Second Opinion: Medicare dental benefits are inevitable

By Dr. Marc Cooper, contributing writer

August 18, 2021 -- Medicare offering adult dental benefits is a "when," not an "if." The inevitable addition of oral healthcare to Medicare will dramatically affect dental practices, third parties, and suppliers across the U.S.

The evidence tying better oral health to better health outcomes at lower costs for many systemic issues is steadily pushing the systems behind Medicare to include dental coverage. As health expenditures increase, identifying potential solutions to improve the oral health status of the adult Medicare population has moved from high interest to the edge of committed action.

With data consistently showing the majority of Medicare beneficiaries do not have oral health coverage, dentistry is not prepared for the tidal wave of new patients -- or the extent to which Medicare will reshape everyday practice.

Medicare's wide-reaching impact

Dr. Marc Cooper
Dr. Marc Cooper.

The U.S. Centers for Medicare and Medicaid Services (CMS) now clearly recognizes the oral-systemic link. Without dental care, health outcomes are poorer, care gaps expand, and costs skyrocket. With its vision that all "CMS beneficiaries have achieved their highest level of health and disparities in healthcare quality and access have been eliminated," adult dental care has moved onto the front burner. And that burner is being turned up to high.

The payers, hospitals, and physicians are also now acutely aware of the cost of untreated dental disease. Medicare offering dental services would decrease their burden dramatically. And given where medicine is going -- value-based care, capitated reimbursement, pay-for-performance -- the payers, hospitals, and physicians will increasingly support Medicare's entrance into the dental industry. It will make their lives easier, and they'll all be able to keep more money.

If you thought dental preferred provider organization (PPO) rates were terrible, this is your wakeup call. Prices set by Medicare directly affect prices paid by private insurers throughout the healthcare system. This is because many private insurers simply adopted Medicare's reimbursement levels.

The influence on dental fees and copays will be direct -- just as hospitals and physicians are directly affected by Medicare's fees, diagnostic codes, and procedure monitoring.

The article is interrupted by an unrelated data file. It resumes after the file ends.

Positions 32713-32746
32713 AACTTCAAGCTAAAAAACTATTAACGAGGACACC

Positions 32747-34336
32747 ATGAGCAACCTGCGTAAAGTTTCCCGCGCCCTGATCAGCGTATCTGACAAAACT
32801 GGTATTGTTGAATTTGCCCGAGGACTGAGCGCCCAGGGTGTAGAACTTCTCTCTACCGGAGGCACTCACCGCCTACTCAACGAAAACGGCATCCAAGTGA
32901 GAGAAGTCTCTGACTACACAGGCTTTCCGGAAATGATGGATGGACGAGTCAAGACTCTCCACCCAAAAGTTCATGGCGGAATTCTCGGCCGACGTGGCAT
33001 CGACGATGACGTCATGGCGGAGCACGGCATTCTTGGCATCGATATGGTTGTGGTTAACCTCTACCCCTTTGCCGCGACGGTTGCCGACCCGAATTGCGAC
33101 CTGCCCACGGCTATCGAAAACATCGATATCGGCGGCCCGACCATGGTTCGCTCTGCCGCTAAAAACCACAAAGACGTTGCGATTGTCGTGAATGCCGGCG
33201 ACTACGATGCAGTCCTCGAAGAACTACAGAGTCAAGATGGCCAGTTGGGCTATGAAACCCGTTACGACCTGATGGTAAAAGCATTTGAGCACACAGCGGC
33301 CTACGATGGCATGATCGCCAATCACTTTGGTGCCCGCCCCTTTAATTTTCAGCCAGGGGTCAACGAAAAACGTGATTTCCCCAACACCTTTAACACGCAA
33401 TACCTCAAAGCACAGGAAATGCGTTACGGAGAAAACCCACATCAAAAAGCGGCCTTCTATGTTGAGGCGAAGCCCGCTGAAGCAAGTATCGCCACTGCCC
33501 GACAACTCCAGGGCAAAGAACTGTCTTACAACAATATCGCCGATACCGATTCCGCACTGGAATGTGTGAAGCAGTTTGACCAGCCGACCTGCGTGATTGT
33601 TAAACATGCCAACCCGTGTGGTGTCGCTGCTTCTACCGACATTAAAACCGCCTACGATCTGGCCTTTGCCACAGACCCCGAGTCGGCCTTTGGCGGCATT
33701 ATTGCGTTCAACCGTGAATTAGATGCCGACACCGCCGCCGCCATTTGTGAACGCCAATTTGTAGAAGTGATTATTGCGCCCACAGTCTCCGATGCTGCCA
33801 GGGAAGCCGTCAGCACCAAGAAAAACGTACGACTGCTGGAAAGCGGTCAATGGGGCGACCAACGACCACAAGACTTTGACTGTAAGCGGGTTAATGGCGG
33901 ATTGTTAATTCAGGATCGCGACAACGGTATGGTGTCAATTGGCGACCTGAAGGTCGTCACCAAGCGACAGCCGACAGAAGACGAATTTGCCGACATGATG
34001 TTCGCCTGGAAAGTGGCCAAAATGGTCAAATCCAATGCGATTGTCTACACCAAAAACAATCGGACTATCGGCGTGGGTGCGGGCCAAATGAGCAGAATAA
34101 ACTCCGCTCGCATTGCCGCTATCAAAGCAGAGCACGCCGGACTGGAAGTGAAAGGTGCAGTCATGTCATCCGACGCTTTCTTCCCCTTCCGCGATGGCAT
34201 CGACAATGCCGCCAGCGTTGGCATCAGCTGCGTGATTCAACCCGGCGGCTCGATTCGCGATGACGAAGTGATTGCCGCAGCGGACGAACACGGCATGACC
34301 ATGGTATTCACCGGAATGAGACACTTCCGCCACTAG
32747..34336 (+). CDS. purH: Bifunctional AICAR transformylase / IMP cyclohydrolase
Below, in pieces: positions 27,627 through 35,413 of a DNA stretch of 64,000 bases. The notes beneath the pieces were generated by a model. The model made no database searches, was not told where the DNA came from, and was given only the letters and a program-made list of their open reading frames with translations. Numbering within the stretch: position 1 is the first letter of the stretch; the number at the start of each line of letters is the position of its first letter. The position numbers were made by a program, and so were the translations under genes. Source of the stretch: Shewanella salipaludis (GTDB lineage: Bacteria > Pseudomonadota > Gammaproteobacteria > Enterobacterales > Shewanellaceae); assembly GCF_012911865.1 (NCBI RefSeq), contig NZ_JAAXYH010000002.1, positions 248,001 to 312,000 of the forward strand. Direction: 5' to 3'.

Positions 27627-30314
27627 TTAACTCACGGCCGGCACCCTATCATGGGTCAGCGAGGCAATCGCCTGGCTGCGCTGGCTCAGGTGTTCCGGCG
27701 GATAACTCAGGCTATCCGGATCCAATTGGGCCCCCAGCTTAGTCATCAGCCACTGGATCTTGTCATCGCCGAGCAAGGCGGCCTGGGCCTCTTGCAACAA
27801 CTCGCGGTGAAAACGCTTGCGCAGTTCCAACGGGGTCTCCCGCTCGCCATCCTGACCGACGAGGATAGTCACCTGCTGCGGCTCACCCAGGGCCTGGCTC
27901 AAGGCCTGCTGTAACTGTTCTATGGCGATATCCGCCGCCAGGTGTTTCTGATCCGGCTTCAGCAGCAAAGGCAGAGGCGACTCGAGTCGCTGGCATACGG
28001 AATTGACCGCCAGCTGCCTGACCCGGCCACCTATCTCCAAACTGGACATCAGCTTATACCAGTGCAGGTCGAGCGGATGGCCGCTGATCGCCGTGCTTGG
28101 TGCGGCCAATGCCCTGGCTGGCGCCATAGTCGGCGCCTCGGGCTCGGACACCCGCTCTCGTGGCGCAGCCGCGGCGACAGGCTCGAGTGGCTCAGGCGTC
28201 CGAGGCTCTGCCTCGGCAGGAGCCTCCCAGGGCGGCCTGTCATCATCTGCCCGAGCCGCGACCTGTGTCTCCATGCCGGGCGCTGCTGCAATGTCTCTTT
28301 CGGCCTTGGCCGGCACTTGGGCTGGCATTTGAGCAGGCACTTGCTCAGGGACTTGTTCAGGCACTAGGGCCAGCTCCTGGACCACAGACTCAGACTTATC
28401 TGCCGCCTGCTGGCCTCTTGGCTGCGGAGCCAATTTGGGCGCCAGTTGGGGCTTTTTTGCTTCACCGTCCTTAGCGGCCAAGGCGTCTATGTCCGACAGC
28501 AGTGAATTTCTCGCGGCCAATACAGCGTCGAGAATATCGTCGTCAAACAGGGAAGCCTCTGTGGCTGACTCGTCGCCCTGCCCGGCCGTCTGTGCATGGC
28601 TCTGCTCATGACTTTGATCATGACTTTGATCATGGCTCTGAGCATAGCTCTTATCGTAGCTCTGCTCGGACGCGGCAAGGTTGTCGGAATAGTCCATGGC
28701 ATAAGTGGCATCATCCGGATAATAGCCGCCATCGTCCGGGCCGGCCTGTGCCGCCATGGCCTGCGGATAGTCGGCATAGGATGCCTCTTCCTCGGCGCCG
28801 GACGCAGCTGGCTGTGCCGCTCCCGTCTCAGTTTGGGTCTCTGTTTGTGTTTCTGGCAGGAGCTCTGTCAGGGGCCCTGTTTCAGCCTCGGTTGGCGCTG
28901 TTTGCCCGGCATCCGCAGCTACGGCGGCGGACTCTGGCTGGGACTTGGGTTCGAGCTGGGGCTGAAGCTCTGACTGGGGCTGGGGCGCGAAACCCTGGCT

The time to act is now

Private practice dentistry, particularly solo practices or small groups, cannot exist in a Medicare environment as we know it. But given the tremendous need for adult dental care and the enormous cost savings due to better health outcomes when adults receive routine dental care, the pressure is on for Medicare to act -- with the full force of the federal government behind it.

Medicare is now off the bench, standing on the sidelines, and ready to come onto the dental field. Unfortunately, dentistry will wait until Medicare is already up to bat and swinging, then react, complain, and whine rather than earnestly considering what to do in advance.

So what changes will dentistry need to make to accommodate Medicare? Every client I speak with inside dentistry shrugs his or her shoulders on that question. Dentists think they will have an option not to take Medicare and simply go fee-for-service. However, I wouldn't bet on it.

I certainly don't blame dentists and practice owners. With the long history of being an unregulated, insular industry based on a fee-for-service model and for-profit paradigm, the fear of opening the door of uncertainty as Medicare steps in is understandable. Who can blame them for keeping their blinders on?

But Medicare is at your door. And it doesn't need an invitation to come in.

I strongly recommend that the ADA, the Association of Dental Support Organizations, the American Academy of Dental Group Practice, and all the other "A's" in the dental industry realize that Medicare is coming onboard and that dentistry convene a meeting specifically to address how Medicare will affect the dental industry.

That's because Medicare is coming. And with it are the federal and state governments, payers, hospitals, and 37 million uninsured older adults.

Dr. Marc Cooper is the president of MBC Consultants. Cooper has worked throughout the healthcare industry during his career, with the majority of his clients being in the dental industry. His current focus is coaching leaders, dentists, and senior executives on how to effectively navigate their organizations and lead their respective teams during this period of tremendous uncertainty.

The comments and observations expressed herein do not necessarily reflect the opinions of, nor should they be construed as an endorsement or admonishment of any particular idea, vendor, or organization.

Copyright © 2021

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